It’s time for Tuesday Talks which was created by Janie and Janelle. This week the topic is: If you do not enjoy the first book in a series do you still continue reading the series?
There are times when you pick up a book, be that an anticipated release or simply something you’ve stumbled upon, and you just didn’t find yourself enjoying the book. There could be all sorts of reasons, but something is keeping you from being excited about the prospect of more books. In short, you didn’t like it. The big question becomes, do you continue to read the series or do you give up?\
It all depends.
Reasons I Continue
There are a lot of series out there. Investing my time into a series that I do not enjoy can potentially be a waste of time. Why read a book that you know you won’t enjoy? For most people it’s a pretty straight forward question. As a writer, it is a bit more complex. Every book good or bad can serve as a lesson to a writer. There is always something that we can learn. Even if that something is how not to use an element or storytelling device. There is something I can look at and say, I want to avoid doing this in my writing. Thus a story that I don’t enjoy becomes a learning ground.
Somewhat similarly, as a writer I read critically. Even when I’m reading solely for enjoyment, I can’t help stopping and looking more closely at the writing. As a result, sometimes I don’t enjoy a book as much as other people do.When that happens I feel a little guilty. I’ll feel like I’m harping on an element that doesn’t really make up much of the story but it gets under my writerly skin.I cringe and try to re-evaluate.
Then there is simply curiosity. Sometimes I finish a story and I know I didn’t enjoy it, but in some way the story has hooked me enough that despite not liking one or more of the installments, I jump in again. Generally it’s with reluctance. I then dive back into the world with hopes that things will get better. Most of the times it stagnates. Sometimes it gets blatantly worse. However there are the diamonds in the rough that ultimately get better. Those are the stories that really make sticking around worth it.
Reasons I Stop
Then there are the times when I picked up a book and I know that I’m done. Something made me hate it and then other elements compounded it. My frustration is tangible at these levels. It is rare that I hate a book. Again as a writer i know how much effort can be put into these things. You pour out your heart and soul. You try to create something. Sometimes it just doesn’t work. I should know, I have enough stories in my trunk. Even when I know I hate a story, I try to keep it in. While I know that I’m judging just the book and not the author. I know it can hurt. Yet, still there are some books that I can’t even manage to hate read.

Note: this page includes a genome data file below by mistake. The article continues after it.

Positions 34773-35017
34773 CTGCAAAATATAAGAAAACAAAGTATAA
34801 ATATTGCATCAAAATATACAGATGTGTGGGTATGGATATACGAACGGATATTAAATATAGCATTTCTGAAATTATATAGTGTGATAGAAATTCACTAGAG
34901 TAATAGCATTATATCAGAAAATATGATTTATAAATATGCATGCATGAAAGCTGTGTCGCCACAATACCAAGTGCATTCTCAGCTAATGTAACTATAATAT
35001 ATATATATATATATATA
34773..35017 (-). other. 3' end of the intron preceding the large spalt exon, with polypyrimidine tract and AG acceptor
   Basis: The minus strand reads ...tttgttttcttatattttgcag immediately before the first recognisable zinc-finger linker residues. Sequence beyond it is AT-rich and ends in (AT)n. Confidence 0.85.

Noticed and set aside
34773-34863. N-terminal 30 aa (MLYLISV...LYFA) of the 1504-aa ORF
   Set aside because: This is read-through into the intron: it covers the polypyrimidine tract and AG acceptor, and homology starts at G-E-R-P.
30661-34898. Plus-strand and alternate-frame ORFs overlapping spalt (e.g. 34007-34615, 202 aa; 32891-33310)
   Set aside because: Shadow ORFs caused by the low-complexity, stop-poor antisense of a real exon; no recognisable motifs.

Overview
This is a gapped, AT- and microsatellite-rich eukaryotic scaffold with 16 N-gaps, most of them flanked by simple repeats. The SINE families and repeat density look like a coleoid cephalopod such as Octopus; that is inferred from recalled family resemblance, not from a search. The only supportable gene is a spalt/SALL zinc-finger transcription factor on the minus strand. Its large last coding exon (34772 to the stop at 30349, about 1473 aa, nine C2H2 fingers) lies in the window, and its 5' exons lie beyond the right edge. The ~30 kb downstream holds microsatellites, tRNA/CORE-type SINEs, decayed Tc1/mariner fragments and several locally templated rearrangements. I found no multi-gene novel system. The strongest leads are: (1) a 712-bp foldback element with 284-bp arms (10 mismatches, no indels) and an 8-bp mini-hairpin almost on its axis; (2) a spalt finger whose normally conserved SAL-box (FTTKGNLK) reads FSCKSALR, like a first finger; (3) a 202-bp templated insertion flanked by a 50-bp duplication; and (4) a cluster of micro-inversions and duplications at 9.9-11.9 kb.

Worse are the times when I don’t continue due to sheer indifference. I’m talking I read the book and I honestly could not get upset about things. I didn’t root for characters or rue the lack of their demise. I just didn’t care. There is little worse than just not caring.
So Do I Continue or Not?
Now you’re probably wondering how I make my decisions. Really it comes down to all of you reading this. When it comes to continuing a series I didn’t enjoy it really comes down to opinions. If I’m uncertain if a series is worth my time I heavily weigh in the opinions of people I trust or people I’ve seen have similar tastes to mine. If the feeling is overhwhelmingly positive then I will go for it. If it’s negative then I don’t. Unless I decide to hateread and that’s an entirely different story.
When you don’t enjoy a story, do you stick it out for more of the series or call it quits?
2 thoughts on “Tuesday Talks: Series, to Continue or Not?”
If I felt the ending was satisfying, but with enough story left to continue, then I’m more likely to read on. If I hated the ending, and/or the ending was a huge cliffhanger – common when the first book is free/much reduced in price – to make me buy full price book two (and three, and maybe four) then I’ll be less likely to. I expect a whole story with some sort of resolution in book one, something that stands alone almost as well as it sets the scene for future novels.
If I’ve somehow initially read the second book in a trilogy/series, I’m more understanding about a cliffhanger, and will likely go on to read the third. I may or may not go back and read book one also. This mostly happens with charity store finds rather than my online reading 🙂
So long as my attention is held though I’ll continue to read. The entire Prydain series for example, and the majority of the Vampire Chronicles.
Great point. There are so many books I’ve found don’t stand as a cohesive story. It seems many people seem to think they are writing Lord of the Rings and forget that it is actually one book not three. Beginning, middle, end people.